A Celebrity Designer Told Me to Stop Falling for This Design Trap

It makes a huge difference

santa fe modern home

Courtesy of Bobby Berk

Nothing ties a room together like a rug, but perfecting the look isn’t as simple as unrolling it onto your floor and calling it good. In fact, a rug that’s the wrong size, or positioned awkwardly, will make your space look … not quite the best. These might seem like tiny details, and many people don’t even know they’re falling into this design trap. But with some subtle adjustments and the help of a well-trained eye, you can make your home look like something out of a catalog. 

We spoke with Bobby Berk, interior designer and star of Netflix’s Queer Eye, on how to properly use a rug to create a fab space. 

Measure Before You Buy

“Generally speaking, a lot of people will go too small with their rug choice,” Berk said via email. “You don’t necessarily need to fill the entire room with a rug, but you will want to accommodate any furniture and make sure things work scale-wise.” 

Bobby Berk living room featuring blue rug. Santa Fe boho modern home

Bobby Berk

Measure your space before you buy any rug. Berk recommends purchasing a rug that fits underneath all your furniture (leaving about six inches excess on all sides) and that leaves a full foot of exposed floor between the rug’s edges and the walls. A too-tiny rug or one that’s pushed up against the wall can really throw off the proportions of a room. 

Anchor Your Furniture

When it comes to placement, Berk said you don’t want your rug to be floating untouched on your floor. Arrange your room so the rug sits partially underneath the legs of each piece of furniture.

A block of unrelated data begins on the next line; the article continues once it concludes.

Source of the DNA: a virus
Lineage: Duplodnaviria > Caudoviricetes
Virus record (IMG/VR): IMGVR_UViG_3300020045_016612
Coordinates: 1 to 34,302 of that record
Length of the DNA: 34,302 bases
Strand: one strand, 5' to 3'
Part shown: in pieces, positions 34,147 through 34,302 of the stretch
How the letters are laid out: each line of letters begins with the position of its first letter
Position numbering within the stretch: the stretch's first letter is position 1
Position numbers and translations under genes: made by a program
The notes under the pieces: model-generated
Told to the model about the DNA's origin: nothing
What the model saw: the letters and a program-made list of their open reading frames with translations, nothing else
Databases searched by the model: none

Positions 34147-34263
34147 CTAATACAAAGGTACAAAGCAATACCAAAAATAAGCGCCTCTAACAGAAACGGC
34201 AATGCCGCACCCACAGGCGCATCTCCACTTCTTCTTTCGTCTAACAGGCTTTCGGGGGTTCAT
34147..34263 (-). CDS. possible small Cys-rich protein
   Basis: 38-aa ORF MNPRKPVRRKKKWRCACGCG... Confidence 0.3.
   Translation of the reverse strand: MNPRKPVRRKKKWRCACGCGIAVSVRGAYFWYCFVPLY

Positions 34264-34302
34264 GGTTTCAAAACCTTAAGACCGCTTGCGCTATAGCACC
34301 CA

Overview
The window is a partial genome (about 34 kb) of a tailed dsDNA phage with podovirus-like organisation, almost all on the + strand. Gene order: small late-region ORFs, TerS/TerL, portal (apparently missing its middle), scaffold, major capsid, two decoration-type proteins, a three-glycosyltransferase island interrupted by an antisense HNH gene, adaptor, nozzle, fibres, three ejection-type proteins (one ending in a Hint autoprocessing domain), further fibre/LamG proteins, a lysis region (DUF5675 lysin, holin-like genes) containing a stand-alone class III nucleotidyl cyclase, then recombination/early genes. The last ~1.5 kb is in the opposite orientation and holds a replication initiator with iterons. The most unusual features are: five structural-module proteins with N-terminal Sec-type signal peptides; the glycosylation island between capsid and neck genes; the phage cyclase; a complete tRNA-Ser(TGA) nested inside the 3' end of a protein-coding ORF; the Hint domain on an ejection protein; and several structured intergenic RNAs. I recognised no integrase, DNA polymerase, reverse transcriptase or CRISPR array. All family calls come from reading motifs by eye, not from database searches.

Bobby Berk neutral living room with contemporary design

Bobby Berk

“Consider the rug the ‘anchor’ of a room that all large furniture pieces should be tethered to,” Berk said. “Having pieces of furniture that float outside of the rug can make the room feel disjointed and not cohesive.”

The one exception to the rule? Placing a runner. These skinny rugs work well in almost any narrow space, Berk said, whether leading you down a hallway or placed between a counter and a kitchen island — and they can rest free of any furniture.

“You always want to make sure there are a few inches of ‘breathing room’ around the runner and it doesn't sit too close to walls,” he said. “Beyond the functionality of a runner, you can also use a runner to visually trick the eye and make the space look larger. For instance, if you have a narrow hallway adding a runner with a stripe can elongate the space and make it visually feel larger.”

Consider the Material

Where you place your rug also impacts what type of material it should be made from. If you’re laying a rug down in a high-traffic area, like the middle of your living room, you’ll want to choose one with more durable fibers such as wool, a synthetic or a flatweave: Something that won’t pile over time. For lighter-trafficked areas, Berk said you can choose materials that are a little less durable, like cotton or silk. 

Bobby Berk mid-century modern home with exposed wood beams

Bobby Berk

“I also recommend thinking about how a rug is actually going to feel underfoot,” Berk said. “You don't want to be walking on something that feels uncomfortable—especially in a bedroom.”

Keep pattern and color in mind as well. Certain patterns can help hide stains on a highly trafficked rug, while it’s harder to hide them on a solid-colored rug. When in doubt, Berk recommends opting for neutral colors and simple patterns.

“I find that a flatweave is the style that has the most versatility, whether in a living room, dining room, or bedroom,” Berk said. “Remember you can always switch out your pillows, art, and throw to change things up but swapping in a new rug can get expensive and annoying so neutral is always a safe bet.”